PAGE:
Melcochita Delivers the Goods

El Sonero Peruano amazes an adoring crowd with salsa artistry and playful attitude

By Emilio Parrada & Isabel Morongo
Published on LatinoLA: December 28, 1999

 Melcochita Delivers the Goods

Century City on a chilly Thursday night is not a very welcoming place. The underground parking lot under the ABC Entertainment Center is large and easy to get lost in, and once you ascend the myriad of escalators to the surface there are three levels of shops, restaurants, and theaters to wend your way through.

Finally, our destination is found ? the Zodiac Club, for the opening (and unfortunately, the closing) night of Zodiac Latino.

Formerly the Playboy Club, the Zodiac is located on the uppermost level of the Entertainment Center. It is a large, rambling venue with several bars, a couple of dance floors, and lounging areas. Entering unfashionably early, it is, in a word ? dead. A couple of couples are listlessly dancing to some anonymous salsa. Groups of men in suits are huddled close together, sharing secrets or conspiracies. An out-of-place-looking man ? he's not wearing a shiny suit ? and woman glanced nervously about, so we sit with them.

A schoolteacher and an administrator, they'd heard about the Zodiac on KPFK's Cosmic Barrio show and had wrangled a babysitter and here they were, to see and hear and dance to Melcochita, el Sonero Peruano. We asked if they'd ever heard Melcochita, and they shrugged and said they hadn't, but it sounded interesting. The music grew louder, so conversation ceased and we continued to scan the crowd and wait for something to happen.

As the crowd thickened, an older man in a funky tuxedo mingled among the crowd. We thought he was one of the promoters or something, so we really didn't pay much attention. He sure was friendly, though, having his picture taken and putting his arms around men and women alike.

Finally, the band was ready and the REAL promoter got up on stage and welcomed us to the auspicious opening of Zodiac Latino and to the exciting night ahead. Up bounded the older guy in the funky tux we'd noticed earlier. So THAT'S Melcochita!

The horns blared, the congas and timbales kicked in, the woman in the skin-tight outfit started scratching the guiro, and the energy level EXPLODED as the old man suddenly seemed about twenty years young, tearing into a song we'd heard somewhere before ? something about "Tibiri Tabara" ? and as if magnetized, the men in suits, the previously dancing couples, and us gravitated to the periphery of the stage to witness an explosion of rhythmic energy and playful artistry.

No one danced. The only movement was the dropping of jaws, the nodding of heads and the stretching of smiling lips as the madman gestured wildly while singing his total nonsense. He suddenly dropped back to the timbales and cracked off a sizzling solo worthy of Tito you-know-who, only to return to the microphone to verbally joust with the two TV cameras staring him in the face. He ripped off some marvelously funny rhymes about Channel 34 and CNN, finishing minutes later with a fanfare, already sweaty and ready for more.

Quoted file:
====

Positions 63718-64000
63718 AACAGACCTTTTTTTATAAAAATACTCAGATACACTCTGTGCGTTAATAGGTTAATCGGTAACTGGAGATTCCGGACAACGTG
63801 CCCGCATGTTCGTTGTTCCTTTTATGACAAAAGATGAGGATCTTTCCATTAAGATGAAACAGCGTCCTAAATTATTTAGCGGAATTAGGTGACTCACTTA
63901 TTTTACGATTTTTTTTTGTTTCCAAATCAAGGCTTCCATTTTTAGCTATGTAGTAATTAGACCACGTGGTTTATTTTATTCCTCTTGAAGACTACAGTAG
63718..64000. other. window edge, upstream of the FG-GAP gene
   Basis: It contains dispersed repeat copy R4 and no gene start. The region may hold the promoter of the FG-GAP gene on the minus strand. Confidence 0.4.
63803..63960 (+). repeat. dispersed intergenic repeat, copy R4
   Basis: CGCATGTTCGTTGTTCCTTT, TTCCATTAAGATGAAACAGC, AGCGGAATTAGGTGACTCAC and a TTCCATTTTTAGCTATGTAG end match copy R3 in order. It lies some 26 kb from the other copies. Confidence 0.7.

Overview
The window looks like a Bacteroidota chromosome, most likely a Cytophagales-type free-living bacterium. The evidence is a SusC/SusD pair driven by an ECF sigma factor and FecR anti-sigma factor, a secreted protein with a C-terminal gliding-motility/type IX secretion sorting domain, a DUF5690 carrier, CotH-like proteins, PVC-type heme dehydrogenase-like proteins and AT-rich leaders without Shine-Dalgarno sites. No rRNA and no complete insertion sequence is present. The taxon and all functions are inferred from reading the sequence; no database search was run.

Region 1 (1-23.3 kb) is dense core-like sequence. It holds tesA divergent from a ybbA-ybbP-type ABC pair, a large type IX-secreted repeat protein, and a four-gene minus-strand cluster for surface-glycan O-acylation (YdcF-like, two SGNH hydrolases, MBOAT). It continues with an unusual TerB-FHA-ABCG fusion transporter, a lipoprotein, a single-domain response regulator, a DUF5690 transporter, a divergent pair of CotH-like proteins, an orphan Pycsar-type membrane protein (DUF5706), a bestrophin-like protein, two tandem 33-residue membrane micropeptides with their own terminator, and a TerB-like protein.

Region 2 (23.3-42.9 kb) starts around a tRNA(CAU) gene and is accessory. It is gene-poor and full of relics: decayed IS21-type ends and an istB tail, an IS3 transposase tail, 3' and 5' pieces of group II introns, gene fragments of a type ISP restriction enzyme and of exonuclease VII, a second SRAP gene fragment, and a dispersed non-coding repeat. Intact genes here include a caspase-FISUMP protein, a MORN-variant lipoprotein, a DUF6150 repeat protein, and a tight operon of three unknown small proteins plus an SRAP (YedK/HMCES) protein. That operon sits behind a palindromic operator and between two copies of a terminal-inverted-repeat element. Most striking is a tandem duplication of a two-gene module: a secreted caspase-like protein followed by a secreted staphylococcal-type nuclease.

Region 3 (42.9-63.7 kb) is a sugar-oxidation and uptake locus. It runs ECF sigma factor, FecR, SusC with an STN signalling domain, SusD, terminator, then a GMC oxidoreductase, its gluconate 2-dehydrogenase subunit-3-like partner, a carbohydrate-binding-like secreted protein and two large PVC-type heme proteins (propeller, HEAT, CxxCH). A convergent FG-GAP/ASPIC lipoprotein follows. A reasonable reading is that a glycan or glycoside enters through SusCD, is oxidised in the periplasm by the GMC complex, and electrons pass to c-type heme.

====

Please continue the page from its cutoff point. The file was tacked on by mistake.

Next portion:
The next song brought on the dancers ? expert movers flourishing their practiced, practiced steps; the more traditional salseros looking each other in the smoldering eye while subtly setting the dance floor afire; and the wanna-bees (we know who we are!) just getting by. The rest of the night went that way, with Melcochita providing a lesson in musical artistry for the committed and converted alike.

A native of Lima, Peru, with Afro-Cuban and French ancestry, Melcochita is actually Pablo Branda Villanueva. He began his career forty years ago as a comedian who sang and played various musical instruments in his act. Once he was established as a comedian, his musical virtuosity landed him a gig playing drums and singing back-up vocals at the most exclusive nightclub in Lima. It was there that Melcochita was discovered. He has since served stints with El Gran Combo and composed songs for Celia Cruz and Willie Colon. He has recorded extensively, with his most recent release, 1997's "Tributo Al Jefe Daniel Santos" playing on Spanish-language radio stations throughout the U.S.

Leaving the club that night, buzzing with the rhythm (and a few, ahem, drinks), we were ready, willing and able to brave the Century City environs the following week. Unfortunately, Zodiac Latino is no more, due to an unforeseen administrative dispute (no chisme from us!). En Clave Productions, the promoters of the show, however, assure us that they will find another spot to showcase salsa and other tropical sounds. More important, they promise that they will be bringing Melcochita back sometime in February 2000.

And that is something to look forward to.

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